Features

Hammerle On … 'Belle,' 'Locke'

June 4, 2014
Robert Hammerle
Bob Hammerle says buy a ticket for "Locke" and be prepared for a mesmerizing trip.
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Attorneys donate $50,000 and 8,100 pounds of food to fight hunger

May 23, 2014
IL Staff
Lawyers in Indiana and Kentucky stepped up to the challenge and donated nearly $50,000 and more than 8,100 pounds of food during this year’s March Against Hunger food drive.
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Canine companions bring touch of home to the workplace

May 21, 2014
Dave Stafford
Siegfried isn’t just attorney Michael Sutherlin’s 4-year-old Doberman. He’s also a trusted aide who’s never far from the lawyer’s side at home or at his Indianapolis office.
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New members of the American Law Institute bring energy and diversity

May 21, 2014
Marilyn Odendahl
Members of the American Law Institute help to research and write the Restatements of the Law, which are used by judges and attorneys to gain insight into laws and how those laws are applied around the country.
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Hammerle on ... 'Le Week-End,' 'The Lunchbox'

May 21, 2014
Robert Hammerle
Bob Hammerle says "The Lunchbox" is a tiny movie that reminds everyone that love is often found as a result of happy accidents.
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Lawyer helps dogs find homes in New England

May 21, 2014
Dave Stafford
Hendricks Superior Magistrate Judge Tammy Somers recently took a weekend road trip that saved 60 dogs – animals that otherwise may have been euthanized.
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Attorney’s swim from Alcatraz to benefit cancer research

May 14, 2014
Dave Stafford
An Indianapolis attorney will take on the cold, rough waters of San Francisco Bay next month, swimming from Alcatraz Island to raise money for cancer research.
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Hammerle On … 'The Railway Man,' 'Under the Skin'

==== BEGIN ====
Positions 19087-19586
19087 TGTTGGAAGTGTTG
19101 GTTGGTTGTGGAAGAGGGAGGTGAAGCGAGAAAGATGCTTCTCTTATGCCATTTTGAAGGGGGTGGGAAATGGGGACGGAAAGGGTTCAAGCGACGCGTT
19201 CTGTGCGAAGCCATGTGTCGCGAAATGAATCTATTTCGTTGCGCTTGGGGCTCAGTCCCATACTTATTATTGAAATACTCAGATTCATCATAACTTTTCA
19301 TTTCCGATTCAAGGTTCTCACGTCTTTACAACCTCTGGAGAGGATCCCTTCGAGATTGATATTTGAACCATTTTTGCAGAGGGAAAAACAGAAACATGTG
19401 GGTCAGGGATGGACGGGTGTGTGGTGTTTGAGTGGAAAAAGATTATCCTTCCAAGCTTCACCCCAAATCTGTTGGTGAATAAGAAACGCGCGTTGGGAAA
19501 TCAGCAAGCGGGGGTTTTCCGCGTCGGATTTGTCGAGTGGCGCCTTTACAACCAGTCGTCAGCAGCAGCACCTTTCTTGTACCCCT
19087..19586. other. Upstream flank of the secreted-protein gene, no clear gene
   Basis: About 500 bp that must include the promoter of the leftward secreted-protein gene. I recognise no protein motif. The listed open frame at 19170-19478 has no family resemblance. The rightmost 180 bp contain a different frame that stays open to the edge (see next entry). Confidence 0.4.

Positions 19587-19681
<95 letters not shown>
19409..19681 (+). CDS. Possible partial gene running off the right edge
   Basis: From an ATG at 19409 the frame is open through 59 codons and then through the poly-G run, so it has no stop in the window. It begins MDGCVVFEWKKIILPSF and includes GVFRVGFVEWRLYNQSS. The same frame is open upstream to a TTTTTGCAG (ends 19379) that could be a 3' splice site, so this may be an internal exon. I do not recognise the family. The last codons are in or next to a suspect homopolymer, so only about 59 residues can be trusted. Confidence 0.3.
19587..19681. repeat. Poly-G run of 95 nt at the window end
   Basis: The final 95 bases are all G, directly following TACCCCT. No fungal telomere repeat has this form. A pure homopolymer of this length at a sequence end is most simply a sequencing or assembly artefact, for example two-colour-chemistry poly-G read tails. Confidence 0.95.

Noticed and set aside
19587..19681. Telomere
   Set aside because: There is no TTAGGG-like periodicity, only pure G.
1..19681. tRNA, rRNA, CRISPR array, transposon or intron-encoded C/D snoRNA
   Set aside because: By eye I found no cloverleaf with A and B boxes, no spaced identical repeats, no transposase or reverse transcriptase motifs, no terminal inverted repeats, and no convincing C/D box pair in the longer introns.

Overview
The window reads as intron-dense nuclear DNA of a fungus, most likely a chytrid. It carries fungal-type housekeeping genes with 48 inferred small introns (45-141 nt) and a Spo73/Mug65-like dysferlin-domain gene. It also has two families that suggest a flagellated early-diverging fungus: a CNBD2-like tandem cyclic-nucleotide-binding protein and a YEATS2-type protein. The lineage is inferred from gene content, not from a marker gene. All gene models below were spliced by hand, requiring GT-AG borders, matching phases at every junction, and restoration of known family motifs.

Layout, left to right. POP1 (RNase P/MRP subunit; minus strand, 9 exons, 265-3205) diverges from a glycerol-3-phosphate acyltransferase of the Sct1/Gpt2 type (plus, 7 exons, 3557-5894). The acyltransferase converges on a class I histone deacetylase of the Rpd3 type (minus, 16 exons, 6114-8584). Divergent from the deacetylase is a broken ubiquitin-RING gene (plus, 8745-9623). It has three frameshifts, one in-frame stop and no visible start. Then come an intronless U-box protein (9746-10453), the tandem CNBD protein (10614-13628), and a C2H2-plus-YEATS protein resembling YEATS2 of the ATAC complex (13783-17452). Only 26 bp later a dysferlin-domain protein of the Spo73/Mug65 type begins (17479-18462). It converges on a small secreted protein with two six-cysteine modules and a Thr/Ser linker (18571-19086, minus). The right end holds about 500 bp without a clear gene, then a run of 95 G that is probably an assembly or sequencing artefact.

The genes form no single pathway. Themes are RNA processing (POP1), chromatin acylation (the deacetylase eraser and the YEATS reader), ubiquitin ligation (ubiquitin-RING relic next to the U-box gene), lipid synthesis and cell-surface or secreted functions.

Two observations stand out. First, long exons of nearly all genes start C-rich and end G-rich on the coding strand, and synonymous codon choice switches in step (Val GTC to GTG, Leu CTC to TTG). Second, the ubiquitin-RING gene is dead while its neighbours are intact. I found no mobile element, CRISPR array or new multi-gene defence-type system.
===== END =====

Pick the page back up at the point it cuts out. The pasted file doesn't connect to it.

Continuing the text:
May 7, 2014
Robert Hammerle
Bob Hammerle says "Under the Skin" gives all aliens a bad name.
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Brandeis home sells for nearly $2 million less than list price

May 6, 2014
Marilyn Odendahl
The Louisville home where the late U.S. Supreme Court Justice Louis Brandeis spent his childhood has been sold at auction and appears likely to continue to be used as medical offices.
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Law Day focuses on voting

May 1, 2014
IL Staff
The 2014 Law Day theme looks at the right to vote and why every vote matters. Law Day – celebrated May 1 – was started to mark the nation’s commitment to the rule of law.
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Indy high school to host naturalization ceremony

April 30, 2014
IL Staff
Shortridge Magnet High School for Law & Public Policy will host a naturalization ceremony at 10 a.m. Thursday. Chief Judge James K. Coachys of the U.S. Bankruptcy Court for the Southern District of Indiana, will preside over the ceremony.
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Fishers High School captures 4th place in national civics competition

April 29, 2014
Marilyn Odendahl
The Fishers High School team finished fourth in the We the People national competition, continuing Indiana’s streak of having teams place in the Top 10 among the groups representing all 50 states.
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Improvisation enhances lawyer’s skill set

April 23, 2014
Emily Hinkel